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Activision Blizzard earnings down, and some painful indicators for 2016

Skylanders and Guitar Hero didn't do well; Call of Duty sales will be down next year, the company projects; and Destiny isn't hitting in 2016, as previously planned. Oh, and revenues missed their targets.

Christian Nutt, Contributor

February 11, 2016

2 Min Read

For the fourth quarter of Activision Blizzard's fiscal 2015 -- the three months ended December 31, 2015 -- the company's earnings are down year-on-year, though digital revenues have increased to a healthy 57 percent of the company's net revenues for the full year. For the first time, the company's digital revenues outpaced its physical revenues, COO Thomas Tippl pointed out on the company's earnings call.

Activision pulled in $2.12 billion in revenues for the quarter, as compared to $2.21 billion for the same period of 2014. The company recorded overall annual revenues of $4.62 billion for 2015, as compared with $4.81 billion for 2014.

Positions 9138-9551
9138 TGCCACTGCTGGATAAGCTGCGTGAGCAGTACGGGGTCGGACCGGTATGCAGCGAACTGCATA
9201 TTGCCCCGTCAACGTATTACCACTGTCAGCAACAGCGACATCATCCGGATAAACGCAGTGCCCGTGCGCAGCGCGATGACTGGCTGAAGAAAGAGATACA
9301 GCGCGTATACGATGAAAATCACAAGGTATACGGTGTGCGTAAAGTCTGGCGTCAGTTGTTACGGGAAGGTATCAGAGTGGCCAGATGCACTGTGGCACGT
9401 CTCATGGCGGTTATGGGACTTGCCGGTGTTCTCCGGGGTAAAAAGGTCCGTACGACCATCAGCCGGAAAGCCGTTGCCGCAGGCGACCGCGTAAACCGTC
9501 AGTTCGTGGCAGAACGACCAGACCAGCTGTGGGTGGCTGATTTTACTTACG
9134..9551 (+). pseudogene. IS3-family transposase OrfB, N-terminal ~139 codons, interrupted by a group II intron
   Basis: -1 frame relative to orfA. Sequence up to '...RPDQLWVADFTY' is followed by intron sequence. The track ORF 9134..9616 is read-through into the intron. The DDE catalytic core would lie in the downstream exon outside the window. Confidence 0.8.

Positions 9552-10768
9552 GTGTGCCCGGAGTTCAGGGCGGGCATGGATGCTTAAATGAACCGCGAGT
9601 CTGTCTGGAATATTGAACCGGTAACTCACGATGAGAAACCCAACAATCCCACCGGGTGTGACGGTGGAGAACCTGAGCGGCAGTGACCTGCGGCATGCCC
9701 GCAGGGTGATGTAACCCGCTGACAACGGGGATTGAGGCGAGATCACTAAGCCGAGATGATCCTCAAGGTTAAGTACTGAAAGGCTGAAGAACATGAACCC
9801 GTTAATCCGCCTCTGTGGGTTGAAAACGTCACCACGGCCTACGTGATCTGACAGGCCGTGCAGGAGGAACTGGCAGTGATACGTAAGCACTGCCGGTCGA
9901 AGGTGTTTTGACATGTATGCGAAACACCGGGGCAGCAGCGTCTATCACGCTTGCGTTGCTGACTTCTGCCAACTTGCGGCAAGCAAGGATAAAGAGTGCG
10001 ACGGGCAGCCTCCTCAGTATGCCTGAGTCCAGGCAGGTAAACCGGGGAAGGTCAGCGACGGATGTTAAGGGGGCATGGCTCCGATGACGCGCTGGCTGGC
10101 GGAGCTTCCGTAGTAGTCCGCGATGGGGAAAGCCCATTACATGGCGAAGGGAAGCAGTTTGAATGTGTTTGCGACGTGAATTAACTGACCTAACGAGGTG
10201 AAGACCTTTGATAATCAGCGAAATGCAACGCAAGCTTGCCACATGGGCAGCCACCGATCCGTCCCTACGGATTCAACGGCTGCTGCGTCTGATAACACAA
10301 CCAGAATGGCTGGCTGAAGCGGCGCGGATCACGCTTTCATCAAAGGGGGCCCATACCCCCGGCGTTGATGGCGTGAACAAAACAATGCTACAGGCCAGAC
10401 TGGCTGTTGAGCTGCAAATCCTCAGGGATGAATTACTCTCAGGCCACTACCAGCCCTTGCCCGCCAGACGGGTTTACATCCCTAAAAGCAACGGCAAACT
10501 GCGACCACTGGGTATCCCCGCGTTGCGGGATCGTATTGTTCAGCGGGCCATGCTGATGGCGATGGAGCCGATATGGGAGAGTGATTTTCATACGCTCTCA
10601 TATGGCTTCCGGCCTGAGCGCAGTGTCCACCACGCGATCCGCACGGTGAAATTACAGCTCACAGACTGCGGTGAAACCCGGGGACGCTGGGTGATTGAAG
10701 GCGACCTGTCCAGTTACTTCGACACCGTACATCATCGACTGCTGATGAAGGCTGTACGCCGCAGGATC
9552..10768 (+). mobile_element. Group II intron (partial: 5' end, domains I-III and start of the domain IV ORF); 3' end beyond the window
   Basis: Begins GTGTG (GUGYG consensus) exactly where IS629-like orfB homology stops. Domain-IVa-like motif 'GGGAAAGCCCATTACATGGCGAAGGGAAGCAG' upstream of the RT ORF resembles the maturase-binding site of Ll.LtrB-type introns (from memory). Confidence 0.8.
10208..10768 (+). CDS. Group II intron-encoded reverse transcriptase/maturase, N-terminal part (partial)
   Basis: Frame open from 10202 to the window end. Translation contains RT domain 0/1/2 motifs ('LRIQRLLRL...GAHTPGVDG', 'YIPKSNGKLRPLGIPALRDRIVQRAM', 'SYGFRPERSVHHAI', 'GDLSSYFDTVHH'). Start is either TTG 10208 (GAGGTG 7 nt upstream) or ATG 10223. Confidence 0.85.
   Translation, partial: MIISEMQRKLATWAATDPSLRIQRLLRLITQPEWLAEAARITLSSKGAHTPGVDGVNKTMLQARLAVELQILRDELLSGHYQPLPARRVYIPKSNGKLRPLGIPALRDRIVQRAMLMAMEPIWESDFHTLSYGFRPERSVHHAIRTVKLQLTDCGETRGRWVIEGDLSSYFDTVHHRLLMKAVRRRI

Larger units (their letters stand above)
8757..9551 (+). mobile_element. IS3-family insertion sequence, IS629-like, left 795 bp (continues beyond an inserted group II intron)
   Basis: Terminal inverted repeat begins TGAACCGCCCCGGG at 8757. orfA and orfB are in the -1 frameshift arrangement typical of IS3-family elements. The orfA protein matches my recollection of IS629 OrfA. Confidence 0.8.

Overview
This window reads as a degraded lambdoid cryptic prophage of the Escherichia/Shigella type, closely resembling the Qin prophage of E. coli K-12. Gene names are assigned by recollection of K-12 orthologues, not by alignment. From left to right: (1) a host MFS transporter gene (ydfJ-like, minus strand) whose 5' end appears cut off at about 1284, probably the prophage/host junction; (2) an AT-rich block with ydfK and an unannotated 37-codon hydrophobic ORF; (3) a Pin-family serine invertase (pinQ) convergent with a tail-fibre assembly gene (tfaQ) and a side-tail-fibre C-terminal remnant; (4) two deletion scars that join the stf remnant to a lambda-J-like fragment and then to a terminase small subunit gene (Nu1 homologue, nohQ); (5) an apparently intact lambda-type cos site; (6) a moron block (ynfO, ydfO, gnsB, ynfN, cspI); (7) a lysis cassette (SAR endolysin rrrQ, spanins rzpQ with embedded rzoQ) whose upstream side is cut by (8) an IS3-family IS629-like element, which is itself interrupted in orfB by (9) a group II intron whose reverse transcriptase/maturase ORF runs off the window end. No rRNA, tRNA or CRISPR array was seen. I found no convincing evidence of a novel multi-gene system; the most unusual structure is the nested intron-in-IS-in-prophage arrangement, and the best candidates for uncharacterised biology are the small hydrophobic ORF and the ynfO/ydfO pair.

It's worth noting that these numbers, including that digital statistic, do not include Candy Crush developer King Digital Entertainment, which Activision Blizzard moved to acquire late last year. The acquisition of King is expected to close later this month.

Analysts had expected the company to record revenues of $2.2 billion for the quarter, and Activision itself had projected revenues of $2.15 billion, so the miss was fairly large. The company blamed some of this on currency: the miss on revenues was "largely due to foreign exchange."

Earnings per share for 2015 were $1.32, compared to $1.42 in 2014. The company's stock fell 15 percent in after-hours trading, as of this writing, probably also affected by King's numbers -- both revenues and active users -- taking a tumble

Of course, that wasn't the whole story; "lower than expected performance on Skylanders and Guitar Hero" also contributed, and Skylanders is expected to shrink in 2016, too, thanks to "the challenging competitive environment in the toys to life category." No new Guitar Hero console game is planned for the rest of the console generation. 

Call of Duty had a good year, on the other hand, with Black Ops III capturing record monthly active users and digital revenues for the franchise. However, the company is projecting Call of Duty sales to be down for next year (though franchise revenues to increase).

No "full game" Destiny release will hit in 2016, the company confirmed, planning for the next major release in the franchise for 2017.

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